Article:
While we were away on holiday hiatus, the New Yorker ran a story that is relevant to our interests (jobs, casual dress, the rich and powerful, using casual dress to trick people into thinking you’re rich and powerful). Called “Why Mark Zuckerberg Gets Away With Hoodies,” Matthew Hutson walks us through recent studies showing that “deliberate nonconformity shows that you can handle some ridicule because you’ve got social capital to burn.” I buy it:
Silvia Bellezza, a doctoral candidate at Harvard Business School, and Francesca Gino and Anat Keinan, two professors there, first studied the link between accomplishment and informality. They found that scholars who dressed down at an academic conference, eschewing blazers for T-shirts, had stronger research records, even controlling for age and gender. Then, they explored why and when this sartorial tactic for announcing status—if that’s what it is—succeeds.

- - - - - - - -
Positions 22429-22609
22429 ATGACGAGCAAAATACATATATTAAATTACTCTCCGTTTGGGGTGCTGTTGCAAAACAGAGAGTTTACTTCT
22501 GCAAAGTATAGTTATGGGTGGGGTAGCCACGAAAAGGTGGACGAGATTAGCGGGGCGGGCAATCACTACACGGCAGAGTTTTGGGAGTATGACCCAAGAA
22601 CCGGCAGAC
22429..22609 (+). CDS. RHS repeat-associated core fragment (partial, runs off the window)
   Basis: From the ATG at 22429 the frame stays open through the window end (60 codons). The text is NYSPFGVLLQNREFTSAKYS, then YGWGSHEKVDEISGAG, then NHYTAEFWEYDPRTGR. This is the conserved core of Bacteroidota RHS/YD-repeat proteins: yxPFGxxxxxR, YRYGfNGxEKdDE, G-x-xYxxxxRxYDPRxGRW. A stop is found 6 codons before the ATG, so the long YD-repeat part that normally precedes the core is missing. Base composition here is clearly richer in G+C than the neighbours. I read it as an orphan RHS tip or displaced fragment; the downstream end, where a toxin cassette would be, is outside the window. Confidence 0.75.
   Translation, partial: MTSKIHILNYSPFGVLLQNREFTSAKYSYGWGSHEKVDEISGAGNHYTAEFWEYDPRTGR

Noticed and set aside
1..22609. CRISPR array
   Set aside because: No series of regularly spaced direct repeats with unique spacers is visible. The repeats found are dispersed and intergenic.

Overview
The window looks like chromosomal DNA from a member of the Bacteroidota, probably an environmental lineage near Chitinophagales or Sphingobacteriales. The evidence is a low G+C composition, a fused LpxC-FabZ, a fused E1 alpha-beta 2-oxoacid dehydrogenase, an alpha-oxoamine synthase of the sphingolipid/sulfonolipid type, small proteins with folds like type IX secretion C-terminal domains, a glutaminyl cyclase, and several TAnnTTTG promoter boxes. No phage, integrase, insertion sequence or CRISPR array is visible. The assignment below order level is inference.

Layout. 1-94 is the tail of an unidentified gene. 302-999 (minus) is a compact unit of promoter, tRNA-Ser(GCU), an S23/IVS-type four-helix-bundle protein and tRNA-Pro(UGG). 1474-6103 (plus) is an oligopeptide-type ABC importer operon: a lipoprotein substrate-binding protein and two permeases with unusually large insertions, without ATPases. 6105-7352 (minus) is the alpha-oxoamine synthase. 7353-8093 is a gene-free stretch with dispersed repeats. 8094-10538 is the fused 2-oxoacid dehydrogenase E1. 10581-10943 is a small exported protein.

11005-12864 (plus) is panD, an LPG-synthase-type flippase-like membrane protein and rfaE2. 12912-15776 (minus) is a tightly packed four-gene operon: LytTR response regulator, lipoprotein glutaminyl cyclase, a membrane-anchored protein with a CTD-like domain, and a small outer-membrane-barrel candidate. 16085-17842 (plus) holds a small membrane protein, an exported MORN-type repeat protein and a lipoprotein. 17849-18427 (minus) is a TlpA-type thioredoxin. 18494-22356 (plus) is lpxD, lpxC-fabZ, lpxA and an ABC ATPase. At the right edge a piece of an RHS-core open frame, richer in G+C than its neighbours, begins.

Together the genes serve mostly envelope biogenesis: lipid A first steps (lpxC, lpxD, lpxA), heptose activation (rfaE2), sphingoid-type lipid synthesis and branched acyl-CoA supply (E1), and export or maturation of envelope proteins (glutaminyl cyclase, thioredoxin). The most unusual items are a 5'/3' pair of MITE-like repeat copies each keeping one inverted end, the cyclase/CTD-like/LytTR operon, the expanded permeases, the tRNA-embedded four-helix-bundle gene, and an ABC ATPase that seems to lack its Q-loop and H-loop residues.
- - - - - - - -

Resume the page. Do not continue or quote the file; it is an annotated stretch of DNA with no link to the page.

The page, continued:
Bellezza went to Milan and asked some clerks at luxury boutiques (Armani, Valentino, etc.) to imagine a woman entering the store wearing either gym clothes or a fur coat. Others were to imagine a woman in flip-flops and a Swatch, or in high heels and a Rolex. Clerks then judged her likely financial and celebrity status. Of the hypothetical shoppers, the casually attired were judged wealthier and more important. One clerk said, “Wealthy people sometimes dress very badly to demonstrate superiority,” and that “if you dare enter these boutiques so underdressed, you are definitely going to buy something.”
Other experiments found that people like your PowerPoint presentation more if you don’t use the standard template (livin’ on the edge), and if you wear a red bow-tie to a black-tie party, people will think you’re better at golf. No results yet for perception of bloggers who work from home in pajama shorts, but I’ve got my fingers crossed.